The Province of Conceptual Reason: Hegel's Post-Kantian Rationalism


In this dissertation, I seek to explain G.W.F. Hegel’s view that human accessible conceptual content can provide knowledge about the nature or essence of things. I call this view “Conceptual Transparency.” It finds its historical antecedent in the views of eighteenth century German rationalists, which were strongly criticized by Immanuel Kant. I argue that Hegel explains Conceptual Transparency in such a way that preserves many implications of German rationalism, but in a form that is largely compatible with Kant’s criticisms of the original rationalist version. After providing background on Hegel’s relationship to the traditional rationalist theory of concepts and Kant’s challenge to it, I claim that Hegel’s central task is to provide a theory of conceptual content that allows a relationship to the objective world without being dependent on the specifically sensory aspect of the world, which Kant’s theory of concepts required. Since many interpreters deny that Hegel’s use of the term “concept” is comparable to other historical philosophers (or our own), I first show that Hegel’s critique of standard conceptions of concepts presupposes an agreement of subject matter. I then show how Hegel’s account of the “formal concept” provides the skeleton for a view of conceptual content that relies on negative relations between terms, rather than a relation to sensibility, to provide content. Hegel’s account of conceptual content is completed when he shows how a universal term is further specified so that it can determine singular objects. This occurs in its adequate form in a teleological process. I argue that Hegel’s account of teleology in the Science of Logic is an attempt to explain how and where Conceptual Transparency obtains. A teleological process is one in which a concept constitutes an object, and this means that a concept is perfectly adequate to express that thing’s nature and not merely to represent it. However, in the final chapter, I show that Hegel’s concept of teleology is meant paradigmatically to illuminate how human purposive processes have constituted a social world that is conceptually accessible to us. In this way, the primary “province” of Hegel’s rationalism is the human constructed world.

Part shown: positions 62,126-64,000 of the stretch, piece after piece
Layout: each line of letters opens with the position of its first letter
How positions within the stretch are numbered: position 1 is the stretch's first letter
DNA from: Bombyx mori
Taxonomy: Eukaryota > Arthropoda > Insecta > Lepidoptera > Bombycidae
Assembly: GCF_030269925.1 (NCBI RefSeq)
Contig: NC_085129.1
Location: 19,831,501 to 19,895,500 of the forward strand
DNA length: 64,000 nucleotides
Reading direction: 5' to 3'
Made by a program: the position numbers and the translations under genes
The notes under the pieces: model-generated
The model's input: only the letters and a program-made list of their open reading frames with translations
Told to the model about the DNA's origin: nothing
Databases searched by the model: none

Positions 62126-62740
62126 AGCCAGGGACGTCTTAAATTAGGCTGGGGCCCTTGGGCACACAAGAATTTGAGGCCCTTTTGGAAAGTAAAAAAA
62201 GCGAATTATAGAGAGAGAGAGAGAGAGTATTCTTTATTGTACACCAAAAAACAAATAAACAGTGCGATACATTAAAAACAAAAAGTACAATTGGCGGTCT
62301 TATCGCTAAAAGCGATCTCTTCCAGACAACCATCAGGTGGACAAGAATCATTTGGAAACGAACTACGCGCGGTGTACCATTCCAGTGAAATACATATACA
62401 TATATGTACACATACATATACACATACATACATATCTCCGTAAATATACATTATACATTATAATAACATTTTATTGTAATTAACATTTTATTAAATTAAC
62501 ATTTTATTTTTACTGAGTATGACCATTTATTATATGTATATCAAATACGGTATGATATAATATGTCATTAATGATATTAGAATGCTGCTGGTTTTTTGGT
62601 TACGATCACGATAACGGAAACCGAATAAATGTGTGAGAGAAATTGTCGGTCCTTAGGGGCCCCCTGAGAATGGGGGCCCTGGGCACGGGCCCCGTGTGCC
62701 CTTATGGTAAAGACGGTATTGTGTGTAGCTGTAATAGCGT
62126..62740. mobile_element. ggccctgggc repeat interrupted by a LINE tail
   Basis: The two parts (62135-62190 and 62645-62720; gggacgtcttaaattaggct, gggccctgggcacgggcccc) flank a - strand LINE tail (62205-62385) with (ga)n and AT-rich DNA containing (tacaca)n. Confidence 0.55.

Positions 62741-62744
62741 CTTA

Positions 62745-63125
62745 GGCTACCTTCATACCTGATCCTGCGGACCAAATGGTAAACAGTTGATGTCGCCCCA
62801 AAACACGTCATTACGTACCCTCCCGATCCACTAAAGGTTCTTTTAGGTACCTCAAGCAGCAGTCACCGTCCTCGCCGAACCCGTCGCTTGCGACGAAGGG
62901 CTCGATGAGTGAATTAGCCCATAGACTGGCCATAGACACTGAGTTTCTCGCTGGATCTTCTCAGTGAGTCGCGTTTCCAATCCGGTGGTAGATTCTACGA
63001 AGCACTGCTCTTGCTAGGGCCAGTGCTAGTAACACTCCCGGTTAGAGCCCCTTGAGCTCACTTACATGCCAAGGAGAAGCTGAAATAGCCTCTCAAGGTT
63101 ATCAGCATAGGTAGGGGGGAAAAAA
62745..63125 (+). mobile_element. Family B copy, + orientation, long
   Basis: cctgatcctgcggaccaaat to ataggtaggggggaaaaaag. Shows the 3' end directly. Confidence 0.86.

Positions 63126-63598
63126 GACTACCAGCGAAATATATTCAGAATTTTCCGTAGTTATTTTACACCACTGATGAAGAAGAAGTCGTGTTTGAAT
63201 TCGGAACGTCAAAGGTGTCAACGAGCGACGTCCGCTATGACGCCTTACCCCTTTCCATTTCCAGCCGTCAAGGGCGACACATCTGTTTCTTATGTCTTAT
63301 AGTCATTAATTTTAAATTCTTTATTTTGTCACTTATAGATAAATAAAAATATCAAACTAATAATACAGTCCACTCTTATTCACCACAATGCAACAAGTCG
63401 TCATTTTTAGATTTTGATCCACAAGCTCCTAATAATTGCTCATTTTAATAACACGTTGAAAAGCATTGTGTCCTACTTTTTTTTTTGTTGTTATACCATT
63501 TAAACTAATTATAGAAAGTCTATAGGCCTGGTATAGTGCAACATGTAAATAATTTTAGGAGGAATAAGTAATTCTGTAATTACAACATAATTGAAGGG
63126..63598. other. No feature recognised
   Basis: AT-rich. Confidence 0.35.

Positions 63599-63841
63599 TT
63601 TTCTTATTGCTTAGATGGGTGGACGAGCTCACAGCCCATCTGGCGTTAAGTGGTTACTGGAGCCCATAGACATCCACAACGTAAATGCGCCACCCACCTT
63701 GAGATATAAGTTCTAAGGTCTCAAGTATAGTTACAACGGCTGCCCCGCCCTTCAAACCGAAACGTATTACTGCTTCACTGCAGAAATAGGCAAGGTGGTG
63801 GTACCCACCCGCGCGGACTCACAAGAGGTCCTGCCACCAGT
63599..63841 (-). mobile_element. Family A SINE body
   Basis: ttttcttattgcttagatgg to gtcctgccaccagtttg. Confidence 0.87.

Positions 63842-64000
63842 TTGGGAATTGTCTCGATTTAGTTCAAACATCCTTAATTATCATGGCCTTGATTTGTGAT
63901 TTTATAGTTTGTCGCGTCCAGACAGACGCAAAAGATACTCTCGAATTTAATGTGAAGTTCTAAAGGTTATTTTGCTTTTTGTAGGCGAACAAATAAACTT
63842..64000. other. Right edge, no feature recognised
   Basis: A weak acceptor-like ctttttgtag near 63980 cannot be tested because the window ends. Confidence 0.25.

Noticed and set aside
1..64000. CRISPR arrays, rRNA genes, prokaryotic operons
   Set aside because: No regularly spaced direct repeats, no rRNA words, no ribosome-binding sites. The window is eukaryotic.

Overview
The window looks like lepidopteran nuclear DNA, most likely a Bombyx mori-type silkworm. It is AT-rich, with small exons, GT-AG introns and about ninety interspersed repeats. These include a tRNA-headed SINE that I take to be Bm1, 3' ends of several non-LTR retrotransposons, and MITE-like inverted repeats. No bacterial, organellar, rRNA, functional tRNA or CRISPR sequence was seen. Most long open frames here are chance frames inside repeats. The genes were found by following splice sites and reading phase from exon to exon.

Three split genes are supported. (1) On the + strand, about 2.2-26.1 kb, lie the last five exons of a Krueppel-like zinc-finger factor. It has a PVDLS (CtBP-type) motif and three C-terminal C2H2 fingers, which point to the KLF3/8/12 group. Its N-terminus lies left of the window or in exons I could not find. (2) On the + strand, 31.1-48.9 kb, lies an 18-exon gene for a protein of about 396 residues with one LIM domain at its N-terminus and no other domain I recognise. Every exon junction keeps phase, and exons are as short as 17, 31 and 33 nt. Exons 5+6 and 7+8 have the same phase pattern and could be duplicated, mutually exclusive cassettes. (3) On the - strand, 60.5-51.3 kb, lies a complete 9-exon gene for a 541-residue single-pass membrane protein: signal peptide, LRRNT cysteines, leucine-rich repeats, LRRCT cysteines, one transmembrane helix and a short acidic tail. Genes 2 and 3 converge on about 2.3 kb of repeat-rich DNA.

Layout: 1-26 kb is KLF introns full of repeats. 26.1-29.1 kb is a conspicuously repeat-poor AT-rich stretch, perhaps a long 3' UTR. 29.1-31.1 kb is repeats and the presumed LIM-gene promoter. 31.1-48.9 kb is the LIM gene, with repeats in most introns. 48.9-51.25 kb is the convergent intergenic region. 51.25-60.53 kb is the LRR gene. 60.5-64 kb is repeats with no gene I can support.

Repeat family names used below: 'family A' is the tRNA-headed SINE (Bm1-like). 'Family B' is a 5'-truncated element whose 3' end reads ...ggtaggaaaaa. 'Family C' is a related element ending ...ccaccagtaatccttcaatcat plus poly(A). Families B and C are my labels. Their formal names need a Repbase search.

External links

Setup an account with your affiliations in order to access resources via your University's proxy server

Through your library

  • Only published works are available at libraries.

Similar books and articles

Rethinking Hegel's Conceptual Realism.W. Clark Wolf - 2018 - Review of Metaphysics 72 (2):331-70.
Hegel's Idealism.Robert Stern - 2008 - In Frederick C. Beiser (ed.), The Cambridge Companion to Hegel and Nineteenth-Century Philosophy. Cambridge University Press. pp. 137--74.
I—Hegel's Critique of Kant.Stephen Houlgate - 2015 - Aristotelian Society Supplementary Volume 89 (1):21-41.
Übergang. [REVIEW]Kenneth R. Westphal - 1993 - The Owl of Minerva 24 (2):235-242.
Übergang. [REVIEW]Kenneth R. Westphal - 1993 - The Owl of Minerva 24 (2):235-242.
Between Kant and Hegel.Garth W. Green - 2005 - Review of Metaphysics 59 (2):423-425.
Hegel and the Metaphysics of Absolute Negativity.Brady Bowman - 2013 - New York: Cambridge University Press.
The Metaphysical Foundations of Hegel's Aesthetics.Robert Lawrence Wicks - 1986 - Dissertation, The University of Wisconsin - Madison
Historical Objectivity and Conceptual Frameworks: A Critical Study of Kant and Hegel.Kenneth Alfred Lambert - 1984 - Dissertation, Rutgers the State University of New Jersey - New Brunswick


Added to PP

89 (#156,452)

6 months
34 (#61,707)

Historical graph of downloads
How can I increase my downloads?

Author's Profile

W. Clark Wolf
Marquette University

Citations of this work

No citations found.

Add more citations

References found in this work

Writing the Book of the World.Theodore Sider - 2011 - Oxford, England: Oxford University Press.
Intention.G. E. M. Anscombe - 1957 - Cambridge, Mass.: Harvard University Press.
Two Dogmas of Empiricism.Willard V. O. Quine - 1951 - Philosophical Review 60 (1):20–43.
Individuals: An Essay in Descriptive Metaphysics.Peter Strawson - 1959 - London, England: Routledge. Edited by Wenfang Wang.

View all 267 references / Add more references